Obama Meets Occupy Wall Street

Zhang Jun/Zuma

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In a speech delivered at Osawatomie, Kansas, today, President Obama debunked trickle-down economics, punctured the myth of the unregulated paradise, and slammed a Republican party fixated on making life better for the top 1 percent.

Calling for new investments in education and technology, Obama took it right to Republicans, defending his efforts to reform Wall Street, protect consumers through the Consumer Financial Protection Bureau, and craft a more progressive tax code as part of a larger project to rebuild the Middle class. And his data points jibed with the income inequailty compliants that have been raised by Occupy Wall Streeters:

In the last few decades, the average income of the top one percent has gone up by more than 250%, to $1.2 million per year. For the top one hundredth of one percent, the average income is now $27 million per year. The typical CEO who used to earn about 30 times more than his or her workers now earns 110 times more. And yet, over the last decade, the incomes of most Americans have actually fallen by about six percent. 

This kind of inequality—a level we haven’t seen since the Great Depression—hurts us all. When middle-class families can no longer afford to buy the goods and services that businesses are selling, it drags down the entire economy, from top to bottom…Inequality also distorts our democracy. It gives an outsized voice to the few who can afford high-priced lobbyists and unlimited campaign contributions, and runs the risk of selling out our democracy to the highest bidder. And it leaves everyone else rightly suspicious that the system in Washington is rigged against them—that our elected representatives aren’t looking out for the interests of most Americans.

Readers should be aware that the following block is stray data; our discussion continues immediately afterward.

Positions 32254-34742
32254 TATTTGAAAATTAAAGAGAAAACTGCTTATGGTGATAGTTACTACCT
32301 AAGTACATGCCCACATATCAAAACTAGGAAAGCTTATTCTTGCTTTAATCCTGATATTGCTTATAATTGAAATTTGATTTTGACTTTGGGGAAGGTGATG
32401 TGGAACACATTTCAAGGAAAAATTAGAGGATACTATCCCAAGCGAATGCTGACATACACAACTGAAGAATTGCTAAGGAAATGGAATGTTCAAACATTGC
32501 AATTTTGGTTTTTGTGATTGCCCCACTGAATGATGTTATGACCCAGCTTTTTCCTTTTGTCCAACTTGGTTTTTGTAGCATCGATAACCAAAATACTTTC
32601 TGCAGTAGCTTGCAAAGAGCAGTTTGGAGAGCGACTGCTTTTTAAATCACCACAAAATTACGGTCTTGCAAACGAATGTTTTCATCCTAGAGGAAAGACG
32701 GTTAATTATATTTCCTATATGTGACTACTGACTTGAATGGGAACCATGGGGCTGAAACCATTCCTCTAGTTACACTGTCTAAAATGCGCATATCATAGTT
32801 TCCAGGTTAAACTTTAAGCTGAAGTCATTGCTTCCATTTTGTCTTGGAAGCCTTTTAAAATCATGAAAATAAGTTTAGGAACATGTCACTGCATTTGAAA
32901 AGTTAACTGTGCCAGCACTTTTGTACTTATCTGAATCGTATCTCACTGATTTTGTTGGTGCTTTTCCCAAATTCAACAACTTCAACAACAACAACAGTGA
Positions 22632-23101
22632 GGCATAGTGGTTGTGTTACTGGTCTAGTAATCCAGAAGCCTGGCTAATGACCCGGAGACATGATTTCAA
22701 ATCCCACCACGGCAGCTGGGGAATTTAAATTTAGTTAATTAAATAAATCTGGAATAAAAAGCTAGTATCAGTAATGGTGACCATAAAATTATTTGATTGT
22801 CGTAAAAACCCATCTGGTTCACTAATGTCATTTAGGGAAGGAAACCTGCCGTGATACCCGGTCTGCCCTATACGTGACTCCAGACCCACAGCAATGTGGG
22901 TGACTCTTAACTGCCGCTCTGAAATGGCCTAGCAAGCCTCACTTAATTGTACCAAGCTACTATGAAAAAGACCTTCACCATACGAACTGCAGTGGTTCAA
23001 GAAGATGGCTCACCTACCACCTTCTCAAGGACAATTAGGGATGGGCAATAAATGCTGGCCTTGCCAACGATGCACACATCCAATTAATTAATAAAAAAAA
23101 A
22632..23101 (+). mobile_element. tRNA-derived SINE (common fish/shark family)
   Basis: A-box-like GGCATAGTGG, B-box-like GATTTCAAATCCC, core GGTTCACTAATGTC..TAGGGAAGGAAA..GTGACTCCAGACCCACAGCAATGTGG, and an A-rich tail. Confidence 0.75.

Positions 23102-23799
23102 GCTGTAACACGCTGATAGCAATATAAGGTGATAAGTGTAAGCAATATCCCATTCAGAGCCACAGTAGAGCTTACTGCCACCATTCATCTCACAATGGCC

More fundamentally, this kind of gaping inequality gives lie to the promise at the very heart of America: that this is the place where you can make it if you try. We tell people that in this country, even if you’re born with nothing, hard work can get you into the middle class; and that your children will have the chance to do even better than you. That’s why immigrants from around the world flocked to our shores…

It’s heartbreaking enough that there are millions of working families in this country who are now forced to take their children to food banks for a decent meal. But the idea that those children might not have a chance to climb out of that situation and back into the middle class, no matter how hard they work? That’s inexcusable. It’s wrong. It flies in the face of everything we stand for.

Fortunately, that’s not a future we have to accept. Because there’s another view about how we build a strong middle class in this country—a view that’s truer to our history; a vision that’s been embraced by people of both parties for more than two hundred years…

This isn’t about class warfare. This is about the nation’s welfare. It’s about making choices that benefit not just the people who’ve done fantastically well over the last few decades, but that benefits the middle class, and those fighting to get to the middle class, and the economy as a whole.

“We still have a stake in each other’s success,” Obama thundered at the end of his speech. “We still believe that this should be a place where you can make it if you try. The fundamental rule in our national life— the rule which underlies all others—is that, on the whole, and in the long run, we shall go up or down together.”

Tweeting during the speech, The Nation‘s Ari Berman put it into context: “Three months ago Obama’s speeches were about the deficit. Now they’re about income inequality, basic fairness & jobs #OWS.” Consider the national conversation officially shifted—and Obama’s campaign for 2012 officially begun.

Want the numbers behind the speech? Check out our income inequality charts.

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This is a big one for us. So, as we ask you to consider supporting our team's journalism, we thought we'd slow down and check in about where Mother Jones is and where we're going after the chaotic last several years. This comparatively slow moment is also an urgent one for Mother Jones: You can read more in "Slow News Is Good News," and if you're able to, please support our team's hard-hitting journalism and help us reach our big $350,000 goal with a donation today.

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